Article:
Five Tips for Getting Started on your Financial Journey

If you’ve listened to my podcast you may remember that my wife Robin and I have three kids. Two have already graduated from university, and our daughter, the baby, is going into her third year. Whether they like it or not, I am pretty vocal about the importance of putting good financial habits into place early on and I’m not shy about letting them know my thoughts. I’m not sure if that’s the parent or financial advisor in me – or maybe a bit of both.

When you first start making money, it’s exciting. Exciting to have your own money and exciting that you can decide how you want to spend it. You might still be living at home and have low expenses, or you might be out on your own and need to make ends meet. Regardless of your situation, there are things you need to do to set yourself up for success. Here are my top five tips that will get you on the right track.

#1. Pay yourself first!

Nothing impacts your long-term financial success more than having a solid savings strategy and paying yourself first is the best way to achieve this. This means designating a certain amount of your monthly income to pay yourself before you pay your bills or anyone else. The amount can be $50 a week, $100 or ideally, at least 10% of your paycheque.

Here’s an example of just how powerful an impact this can have. $100 a week at 6% will grow to over $200,000 in 20 years. Save $200 a week and you’ll have over $400,000! Most people pay all of their bills and expenses first and then tend to spend whatever is left, which leaves them with little or nothing to show for it.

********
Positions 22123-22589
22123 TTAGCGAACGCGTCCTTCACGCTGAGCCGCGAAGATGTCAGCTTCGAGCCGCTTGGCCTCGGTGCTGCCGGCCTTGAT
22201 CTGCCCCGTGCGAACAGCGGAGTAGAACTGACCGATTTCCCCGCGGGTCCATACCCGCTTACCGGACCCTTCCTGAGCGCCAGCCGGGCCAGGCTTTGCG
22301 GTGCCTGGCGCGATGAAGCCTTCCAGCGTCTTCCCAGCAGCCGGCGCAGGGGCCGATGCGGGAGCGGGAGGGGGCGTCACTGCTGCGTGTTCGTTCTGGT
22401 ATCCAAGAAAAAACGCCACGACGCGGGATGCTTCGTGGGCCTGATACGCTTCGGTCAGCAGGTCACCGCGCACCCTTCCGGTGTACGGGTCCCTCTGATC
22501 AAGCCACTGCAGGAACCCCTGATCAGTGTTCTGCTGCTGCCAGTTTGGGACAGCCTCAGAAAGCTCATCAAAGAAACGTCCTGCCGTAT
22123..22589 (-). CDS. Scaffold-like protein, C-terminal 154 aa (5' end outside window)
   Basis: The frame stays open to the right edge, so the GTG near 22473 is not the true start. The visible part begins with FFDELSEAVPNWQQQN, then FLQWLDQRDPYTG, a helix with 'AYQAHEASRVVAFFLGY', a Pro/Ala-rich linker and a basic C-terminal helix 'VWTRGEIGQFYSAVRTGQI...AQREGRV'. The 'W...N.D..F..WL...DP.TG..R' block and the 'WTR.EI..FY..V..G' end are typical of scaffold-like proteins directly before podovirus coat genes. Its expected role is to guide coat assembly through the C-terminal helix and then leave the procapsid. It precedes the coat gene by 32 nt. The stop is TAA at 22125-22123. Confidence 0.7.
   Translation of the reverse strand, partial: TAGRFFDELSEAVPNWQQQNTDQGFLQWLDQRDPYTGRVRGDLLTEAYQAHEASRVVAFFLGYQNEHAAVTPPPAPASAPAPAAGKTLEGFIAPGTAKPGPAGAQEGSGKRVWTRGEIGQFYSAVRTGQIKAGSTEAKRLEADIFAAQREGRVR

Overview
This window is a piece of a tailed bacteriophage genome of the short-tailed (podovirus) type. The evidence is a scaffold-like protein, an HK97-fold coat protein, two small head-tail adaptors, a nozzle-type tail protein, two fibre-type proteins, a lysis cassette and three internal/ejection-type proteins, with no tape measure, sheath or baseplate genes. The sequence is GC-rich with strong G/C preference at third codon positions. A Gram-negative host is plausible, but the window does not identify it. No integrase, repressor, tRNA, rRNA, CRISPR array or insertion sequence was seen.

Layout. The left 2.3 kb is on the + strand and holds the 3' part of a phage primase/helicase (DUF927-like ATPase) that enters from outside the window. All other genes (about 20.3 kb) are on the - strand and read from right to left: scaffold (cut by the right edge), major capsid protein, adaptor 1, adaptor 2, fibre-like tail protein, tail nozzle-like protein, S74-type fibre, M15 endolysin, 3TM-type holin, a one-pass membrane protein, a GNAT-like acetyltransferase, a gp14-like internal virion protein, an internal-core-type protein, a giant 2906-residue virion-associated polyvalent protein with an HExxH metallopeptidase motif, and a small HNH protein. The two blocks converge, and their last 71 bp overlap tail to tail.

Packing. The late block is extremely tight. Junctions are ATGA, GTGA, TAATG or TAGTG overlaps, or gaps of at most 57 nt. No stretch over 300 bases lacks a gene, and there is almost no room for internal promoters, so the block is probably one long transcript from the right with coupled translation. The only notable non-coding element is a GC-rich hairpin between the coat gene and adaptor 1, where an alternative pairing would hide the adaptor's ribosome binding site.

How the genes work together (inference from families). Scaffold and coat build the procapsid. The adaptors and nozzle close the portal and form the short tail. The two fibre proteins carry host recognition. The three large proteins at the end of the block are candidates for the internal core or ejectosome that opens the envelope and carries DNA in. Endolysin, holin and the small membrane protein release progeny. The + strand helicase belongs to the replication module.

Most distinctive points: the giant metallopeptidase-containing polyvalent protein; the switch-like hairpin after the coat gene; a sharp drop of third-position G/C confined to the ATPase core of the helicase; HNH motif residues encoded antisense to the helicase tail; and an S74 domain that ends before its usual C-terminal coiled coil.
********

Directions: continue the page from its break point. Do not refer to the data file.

To get started, set things up automatically so that the money you allot to pay yourself goes directly into your savings each month. In my opinion, this is the single best thing you can do to build your wealth.

#2 Spend less than you earn

An obvious one I know, but frankly, this is one that trips up a lot of people, particularly because interest rates have been fairly low for some time and credit is easy to get.

Even if you are quite disciplined with your spending, the only way to truly stay on track of your inflows and outflows is to create - and of course, stick to - a budget. Here’s a high level explanation of what you’ll need to do. For more detailed information, check out my